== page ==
Between 1866 and 1874 Anne Thackeray Ritchie published nine revisions of classic fairy tales, such as: “Beauty and the Beast,” “Bluebeard,” “Cinderella,” “Jack and the Beanstalk,” and “Little Red Riding Hood.” Ritchie’s novella Bluebeard’s Keys (1874) is not only one of the more subversive narratives among these revisions but also, demonstrably, the most personally inflected fairy tale she undertook to rewrite. This essay begins with an exploration of the extratextual reality that informs Bluebeard’s Keys and its revisionary relation to Charles Perrault’s “Bluebeard.” The focus then turns to the intertextual grid in which Angela Carter’s “The Bloody Chamber” (1979) converges with diverse particulars in Perrault’s and Ritchie’s versions. Among the main points considered in this analysis are the distinct ways that an illicit erotic dimension of experience leaves its mark on a range of situations in Bluebeard’s Keys and “The Bloody Chamber.”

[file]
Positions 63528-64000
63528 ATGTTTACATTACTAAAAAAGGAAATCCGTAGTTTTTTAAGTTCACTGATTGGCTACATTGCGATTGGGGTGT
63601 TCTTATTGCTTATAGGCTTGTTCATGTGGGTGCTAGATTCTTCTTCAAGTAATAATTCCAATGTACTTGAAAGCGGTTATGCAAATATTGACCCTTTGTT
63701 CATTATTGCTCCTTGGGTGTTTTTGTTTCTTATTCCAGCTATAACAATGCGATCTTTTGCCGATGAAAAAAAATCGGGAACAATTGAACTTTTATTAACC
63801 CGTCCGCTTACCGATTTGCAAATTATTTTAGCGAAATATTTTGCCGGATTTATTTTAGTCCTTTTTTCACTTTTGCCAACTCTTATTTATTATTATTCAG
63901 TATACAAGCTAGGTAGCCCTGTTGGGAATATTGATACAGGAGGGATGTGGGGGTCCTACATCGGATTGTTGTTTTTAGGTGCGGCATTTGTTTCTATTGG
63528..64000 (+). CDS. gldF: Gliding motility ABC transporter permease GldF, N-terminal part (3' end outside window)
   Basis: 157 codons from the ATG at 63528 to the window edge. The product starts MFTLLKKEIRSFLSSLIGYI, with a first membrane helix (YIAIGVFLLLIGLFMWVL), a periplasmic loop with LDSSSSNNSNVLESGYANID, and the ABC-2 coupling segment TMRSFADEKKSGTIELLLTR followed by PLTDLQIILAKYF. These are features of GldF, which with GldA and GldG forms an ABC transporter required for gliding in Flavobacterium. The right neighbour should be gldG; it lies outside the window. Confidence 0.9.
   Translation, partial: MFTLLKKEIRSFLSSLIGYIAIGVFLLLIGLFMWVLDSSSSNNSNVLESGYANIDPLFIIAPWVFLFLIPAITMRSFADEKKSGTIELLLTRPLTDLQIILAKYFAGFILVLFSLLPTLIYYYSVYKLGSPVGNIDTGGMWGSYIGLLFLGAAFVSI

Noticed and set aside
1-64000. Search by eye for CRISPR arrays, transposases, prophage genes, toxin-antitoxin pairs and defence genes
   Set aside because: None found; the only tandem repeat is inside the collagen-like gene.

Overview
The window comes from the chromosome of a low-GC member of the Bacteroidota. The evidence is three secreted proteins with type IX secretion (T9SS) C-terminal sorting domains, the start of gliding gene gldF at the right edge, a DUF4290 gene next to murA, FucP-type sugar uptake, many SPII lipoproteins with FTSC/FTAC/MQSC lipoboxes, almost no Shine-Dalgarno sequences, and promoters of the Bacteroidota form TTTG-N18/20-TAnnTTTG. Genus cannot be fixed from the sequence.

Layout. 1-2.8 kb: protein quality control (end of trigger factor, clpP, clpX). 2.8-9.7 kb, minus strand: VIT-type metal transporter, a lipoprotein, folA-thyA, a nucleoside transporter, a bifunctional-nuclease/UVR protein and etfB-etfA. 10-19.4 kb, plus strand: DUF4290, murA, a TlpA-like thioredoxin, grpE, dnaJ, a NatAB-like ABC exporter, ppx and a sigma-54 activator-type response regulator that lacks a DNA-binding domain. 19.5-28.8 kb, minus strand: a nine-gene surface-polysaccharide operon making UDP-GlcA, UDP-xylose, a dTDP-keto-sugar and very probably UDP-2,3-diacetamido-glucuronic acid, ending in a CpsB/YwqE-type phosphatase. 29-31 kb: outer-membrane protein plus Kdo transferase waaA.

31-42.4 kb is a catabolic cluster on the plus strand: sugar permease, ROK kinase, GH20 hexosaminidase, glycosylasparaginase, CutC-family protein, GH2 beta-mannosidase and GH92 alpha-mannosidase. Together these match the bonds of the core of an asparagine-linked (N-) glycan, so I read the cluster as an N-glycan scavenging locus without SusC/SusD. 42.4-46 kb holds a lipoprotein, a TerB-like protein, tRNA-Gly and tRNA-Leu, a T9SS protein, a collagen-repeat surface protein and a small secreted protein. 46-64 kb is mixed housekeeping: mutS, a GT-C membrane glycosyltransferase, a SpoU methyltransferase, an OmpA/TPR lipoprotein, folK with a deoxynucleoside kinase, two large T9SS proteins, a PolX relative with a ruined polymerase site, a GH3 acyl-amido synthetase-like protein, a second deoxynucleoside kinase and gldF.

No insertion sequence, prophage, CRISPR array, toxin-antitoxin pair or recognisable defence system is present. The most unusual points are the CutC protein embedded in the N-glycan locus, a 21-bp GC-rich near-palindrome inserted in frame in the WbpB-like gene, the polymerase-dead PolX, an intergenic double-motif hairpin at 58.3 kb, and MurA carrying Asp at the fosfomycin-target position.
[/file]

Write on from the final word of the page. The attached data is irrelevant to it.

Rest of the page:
Barzilai, Shuli. "The Infernal Desire Machines in Anne Thackeray Ritchie’s Bluebeard’s Keys and Angela Carter’s “The Bloody Chamber”." Marvels & Tales 22.1 (2008). Web. <http://digitalcommons.wayne.edu/marvels/vol22/iss1/7>.